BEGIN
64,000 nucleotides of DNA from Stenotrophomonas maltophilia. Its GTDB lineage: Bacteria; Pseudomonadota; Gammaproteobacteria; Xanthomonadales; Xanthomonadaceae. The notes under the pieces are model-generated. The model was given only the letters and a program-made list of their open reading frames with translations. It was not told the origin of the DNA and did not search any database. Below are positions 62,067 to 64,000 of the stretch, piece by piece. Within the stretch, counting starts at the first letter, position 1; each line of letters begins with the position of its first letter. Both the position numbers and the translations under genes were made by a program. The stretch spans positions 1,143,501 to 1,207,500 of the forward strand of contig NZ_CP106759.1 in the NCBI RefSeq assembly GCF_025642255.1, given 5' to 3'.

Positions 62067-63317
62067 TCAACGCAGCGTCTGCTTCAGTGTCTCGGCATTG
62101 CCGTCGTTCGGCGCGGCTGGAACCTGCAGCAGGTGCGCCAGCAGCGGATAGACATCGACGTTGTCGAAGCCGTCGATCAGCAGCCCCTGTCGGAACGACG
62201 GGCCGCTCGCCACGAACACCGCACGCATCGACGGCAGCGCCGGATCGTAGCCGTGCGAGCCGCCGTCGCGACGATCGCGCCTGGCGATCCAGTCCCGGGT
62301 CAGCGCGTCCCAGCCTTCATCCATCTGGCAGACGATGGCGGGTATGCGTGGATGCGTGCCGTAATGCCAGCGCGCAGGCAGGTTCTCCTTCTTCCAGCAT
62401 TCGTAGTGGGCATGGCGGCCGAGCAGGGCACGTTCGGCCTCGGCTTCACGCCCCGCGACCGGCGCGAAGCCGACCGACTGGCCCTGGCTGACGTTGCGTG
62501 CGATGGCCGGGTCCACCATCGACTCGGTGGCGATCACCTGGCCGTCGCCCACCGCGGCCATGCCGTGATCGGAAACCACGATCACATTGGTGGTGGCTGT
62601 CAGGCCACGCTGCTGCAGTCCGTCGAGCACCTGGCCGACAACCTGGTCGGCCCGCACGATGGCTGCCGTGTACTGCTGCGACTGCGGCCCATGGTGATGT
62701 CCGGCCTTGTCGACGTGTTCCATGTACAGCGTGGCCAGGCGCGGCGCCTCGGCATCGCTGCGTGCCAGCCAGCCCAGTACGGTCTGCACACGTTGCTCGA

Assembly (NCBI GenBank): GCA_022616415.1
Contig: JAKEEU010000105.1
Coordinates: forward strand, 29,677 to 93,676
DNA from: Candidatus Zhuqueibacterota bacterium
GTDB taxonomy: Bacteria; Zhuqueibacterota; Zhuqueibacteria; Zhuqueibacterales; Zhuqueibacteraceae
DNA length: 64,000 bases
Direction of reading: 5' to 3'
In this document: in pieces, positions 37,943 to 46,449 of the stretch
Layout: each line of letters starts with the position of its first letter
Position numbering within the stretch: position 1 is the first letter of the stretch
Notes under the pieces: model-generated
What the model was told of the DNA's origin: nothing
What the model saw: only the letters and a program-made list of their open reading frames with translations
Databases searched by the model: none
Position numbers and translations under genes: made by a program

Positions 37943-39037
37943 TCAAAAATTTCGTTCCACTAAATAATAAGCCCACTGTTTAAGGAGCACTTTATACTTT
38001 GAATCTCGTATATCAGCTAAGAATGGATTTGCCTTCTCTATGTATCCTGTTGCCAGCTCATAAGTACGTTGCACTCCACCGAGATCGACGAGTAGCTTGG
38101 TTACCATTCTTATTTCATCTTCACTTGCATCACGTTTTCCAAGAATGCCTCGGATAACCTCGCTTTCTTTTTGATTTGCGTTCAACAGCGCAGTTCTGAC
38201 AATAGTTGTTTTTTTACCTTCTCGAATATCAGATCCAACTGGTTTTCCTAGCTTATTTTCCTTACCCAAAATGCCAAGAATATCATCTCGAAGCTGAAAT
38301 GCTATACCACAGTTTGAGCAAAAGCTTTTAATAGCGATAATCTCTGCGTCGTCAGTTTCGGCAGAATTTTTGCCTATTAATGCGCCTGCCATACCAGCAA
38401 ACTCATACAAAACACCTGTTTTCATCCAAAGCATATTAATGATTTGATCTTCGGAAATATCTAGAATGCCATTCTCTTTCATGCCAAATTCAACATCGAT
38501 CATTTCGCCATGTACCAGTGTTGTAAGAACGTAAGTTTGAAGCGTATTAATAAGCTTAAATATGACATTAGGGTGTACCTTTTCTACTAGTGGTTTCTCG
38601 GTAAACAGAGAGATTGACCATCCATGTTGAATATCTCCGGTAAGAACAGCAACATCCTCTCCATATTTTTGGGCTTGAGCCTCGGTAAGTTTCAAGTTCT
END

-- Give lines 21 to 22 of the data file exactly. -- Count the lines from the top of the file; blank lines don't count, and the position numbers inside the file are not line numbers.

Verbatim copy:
Notes under the pieces: model-generated
What the model was told of the DNA's origin: nothing